Immediately after theprojection of the cup into the spout as described, the air valve in the chamber 25 is to be closed by de-energizing the solenoid, whereupon the coiled spring 22 acts to' force back the piston 19 which carries with it, of course, the cup 13, as will be understood. The spring will be able to accomplish this because of the provision of an opening in the air pipe 27 for the escape of air. Such opening, which, in the construction shown, is in one of the elbow members of the said pipe, is tapped to receive a screw plug 33 which, as indicated in Fig. 7, is provided in its stem portion with a tapered groove whereby the air exit may be increased or decreased in size and thus, according to the rapidity with which the air is emitted, the speed of the withdrawal movement of the cup may be regulated. Around the stem of this screw is a small spring 34 which bears against the head of the plug and the elbow fitting and by its pressure tends to hold said screw plug in any of its adjusted positions.
When the cup 13 is in its filling position, as in Fig. 4, the grain received in it will of course tend to slide down to the lower end in which is the discharge opening 17, but will be retained in the cup owing to such discharge opening being at that time opposite the wall of the long tube 10. As the cup moves down such tube, however, that discharge opening is brought over an opening in the lower side of the wall of the tube 10, permitting the discharge therethrough of the grain in the cup, and thence to any suitable receptacle. It is desirable that the various samples retain for a time the same moisture content as the body of the grain from which they are withdrawn, and with that in mind we provide means for conducting such samples directly to a metal container adapted to be tightly closed after the samples have been deposited therein. A part of such a container is shown at 36 (see Fig. 4). The grain samples will be delivered to it through a short spout 37 that at its upper end surrounds the opening 35 in the wall of the tube 10 and a flexible hose section 38 that is in close removable connection with the lower end of the short spout 37 and the neck of the container 36.
We contemplate the taking of samples automatically and at regular intervals from the grain that passes down the spout A and to that end means for automatically energizing and de-energizing the solenoid at such periods of time as may be determined upon may be employed. As solenoid-actuating means are well known we have not deemed it necessary to here illustrate or describe such a device.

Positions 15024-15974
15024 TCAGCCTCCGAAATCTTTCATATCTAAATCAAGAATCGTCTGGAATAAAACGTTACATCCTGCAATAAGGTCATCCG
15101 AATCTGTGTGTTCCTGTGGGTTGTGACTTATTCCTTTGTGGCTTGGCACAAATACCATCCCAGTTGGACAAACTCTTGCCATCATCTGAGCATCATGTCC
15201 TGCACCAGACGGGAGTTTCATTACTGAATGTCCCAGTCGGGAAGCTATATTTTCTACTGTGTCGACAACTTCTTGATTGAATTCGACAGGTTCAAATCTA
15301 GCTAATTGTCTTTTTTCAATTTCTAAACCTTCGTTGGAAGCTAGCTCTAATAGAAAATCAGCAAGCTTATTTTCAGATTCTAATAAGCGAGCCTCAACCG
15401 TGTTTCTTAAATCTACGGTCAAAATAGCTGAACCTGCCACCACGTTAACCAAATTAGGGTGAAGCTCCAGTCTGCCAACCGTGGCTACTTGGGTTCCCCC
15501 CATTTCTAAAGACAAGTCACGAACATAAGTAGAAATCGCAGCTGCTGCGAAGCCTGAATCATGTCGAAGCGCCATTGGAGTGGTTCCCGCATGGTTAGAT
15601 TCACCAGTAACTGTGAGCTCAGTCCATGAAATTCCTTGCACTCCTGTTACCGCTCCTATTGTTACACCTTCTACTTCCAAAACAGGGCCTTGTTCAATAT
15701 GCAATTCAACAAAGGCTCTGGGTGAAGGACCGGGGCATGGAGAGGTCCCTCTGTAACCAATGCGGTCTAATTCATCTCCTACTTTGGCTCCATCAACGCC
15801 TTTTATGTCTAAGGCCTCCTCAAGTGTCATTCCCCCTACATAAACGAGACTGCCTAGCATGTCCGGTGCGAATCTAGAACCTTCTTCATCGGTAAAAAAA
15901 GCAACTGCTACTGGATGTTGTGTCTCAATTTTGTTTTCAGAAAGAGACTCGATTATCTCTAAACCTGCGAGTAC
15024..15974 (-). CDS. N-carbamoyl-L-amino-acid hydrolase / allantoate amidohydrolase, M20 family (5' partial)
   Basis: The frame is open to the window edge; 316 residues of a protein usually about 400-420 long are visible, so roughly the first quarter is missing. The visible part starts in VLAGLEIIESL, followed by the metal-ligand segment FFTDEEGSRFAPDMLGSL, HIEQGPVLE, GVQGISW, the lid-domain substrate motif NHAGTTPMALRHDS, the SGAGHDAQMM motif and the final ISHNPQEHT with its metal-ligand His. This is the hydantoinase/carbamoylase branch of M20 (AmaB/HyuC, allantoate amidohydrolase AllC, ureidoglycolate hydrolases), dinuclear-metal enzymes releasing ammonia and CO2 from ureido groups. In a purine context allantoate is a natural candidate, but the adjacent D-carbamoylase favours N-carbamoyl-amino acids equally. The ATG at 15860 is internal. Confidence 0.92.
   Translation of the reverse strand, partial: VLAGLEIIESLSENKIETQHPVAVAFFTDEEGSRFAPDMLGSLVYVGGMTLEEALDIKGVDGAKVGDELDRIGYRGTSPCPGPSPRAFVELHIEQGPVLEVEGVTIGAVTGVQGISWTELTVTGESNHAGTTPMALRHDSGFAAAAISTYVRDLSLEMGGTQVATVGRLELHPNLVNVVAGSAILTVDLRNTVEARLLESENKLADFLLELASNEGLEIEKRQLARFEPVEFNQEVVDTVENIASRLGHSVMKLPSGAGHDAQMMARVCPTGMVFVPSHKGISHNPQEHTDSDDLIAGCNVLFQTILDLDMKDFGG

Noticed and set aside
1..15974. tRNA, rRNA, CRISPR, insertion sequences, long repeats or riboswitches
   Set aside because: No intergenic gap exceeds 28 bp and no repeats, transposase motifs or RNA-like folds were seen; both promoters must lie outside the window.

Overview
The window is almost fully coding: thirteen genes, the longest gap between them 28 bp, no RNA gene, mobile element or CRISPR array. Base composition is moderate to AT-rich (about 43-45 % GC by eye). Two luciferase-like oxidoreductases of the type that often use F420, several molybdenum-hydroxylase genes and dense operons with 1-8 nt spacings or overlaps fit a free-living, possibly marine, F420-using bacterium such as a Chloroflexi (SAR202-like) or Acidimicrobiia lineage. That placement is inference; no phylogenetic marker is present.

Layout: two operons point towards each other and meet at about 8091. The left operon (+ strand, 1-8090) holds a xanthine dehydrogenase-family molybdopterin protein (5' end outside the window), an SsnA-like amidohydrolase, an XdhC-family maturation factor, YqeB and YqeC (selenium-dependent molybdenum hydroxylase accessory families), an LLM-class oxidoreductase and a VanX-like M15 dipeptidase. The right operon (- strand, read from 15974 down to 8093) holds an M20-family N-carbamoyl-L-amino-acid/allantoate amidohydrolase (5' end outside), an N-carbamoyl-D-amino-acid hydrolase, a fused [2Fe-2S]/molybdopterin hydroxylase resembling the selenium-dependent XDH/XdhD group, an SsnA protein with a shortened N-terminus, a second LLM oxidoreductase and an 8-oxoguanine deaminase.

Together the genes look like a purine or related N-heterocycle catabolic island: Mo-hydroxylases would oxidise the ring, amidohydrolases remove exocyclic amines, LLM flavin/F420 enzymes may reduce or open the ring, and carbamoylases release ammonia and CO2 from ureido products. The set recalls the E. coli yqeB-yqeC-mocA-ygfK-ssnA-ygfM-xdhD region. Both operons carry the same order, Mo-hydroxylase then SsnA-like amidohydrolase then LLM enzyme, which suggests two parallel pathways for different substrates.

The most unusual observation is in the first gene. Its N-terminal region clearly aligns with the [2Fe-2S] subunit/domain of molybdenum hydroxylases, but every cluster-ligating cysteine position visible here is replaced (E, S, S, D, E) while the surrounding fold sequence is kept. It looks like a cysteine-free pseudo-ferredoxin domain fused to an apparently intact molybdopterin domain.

While the invention has been described in connection with obtaining samples of grain, it of course is well adapted for a like use in connection with other free flowing commodities.
Obviously, changes may be made in the form, dimensions and arrangement of the parts of our invention, without departing from the principle thereof, the above setting forth only a preferred form of embodiment.
1. A sample-obtaining mechanism comprising in combination a tubular member having communication at one end with a receptacle containing the material from which samples are to be taken, a reciprocatable cup in the end portion of said tubular member adjacent the receptacle, a cylinder in the opposite end portion of said member, a piston in said cylinder, means for admitting air under pressure to said cylinder behind the piston, a piston rod connecting said piston with the cup, and a stud carried by said piston rod and projecting through a longitudinal slot in said tubular member for preventing turning of said rod and the cup connected therewith.
2. A sample-obtaining mechanism comprising in combination a tubular member having communication at one end with a receptacle containing the material from which samples are to be taken, a reciprocatable cup in the end portion of said tubular member adjacent the receptacle, a cylinder in the opposite end portion of said member, a piston in said cylinder, means for admitting air under pressure to said cylinder behind the piston, a piston rod connecting said piston with the cup, means on that portion of the rod within the cylinder for limiting the movement of the piston and the parts connected therewith toward the receptacle, and a stud on that portion of the rod outside of said cylinder, said stud projecting into a longitudinal slot in said tubular member and serving as a limit stop for movement of the piston in its reverse movement and also as a means for preventing turning of the rod and the cup connected therewith.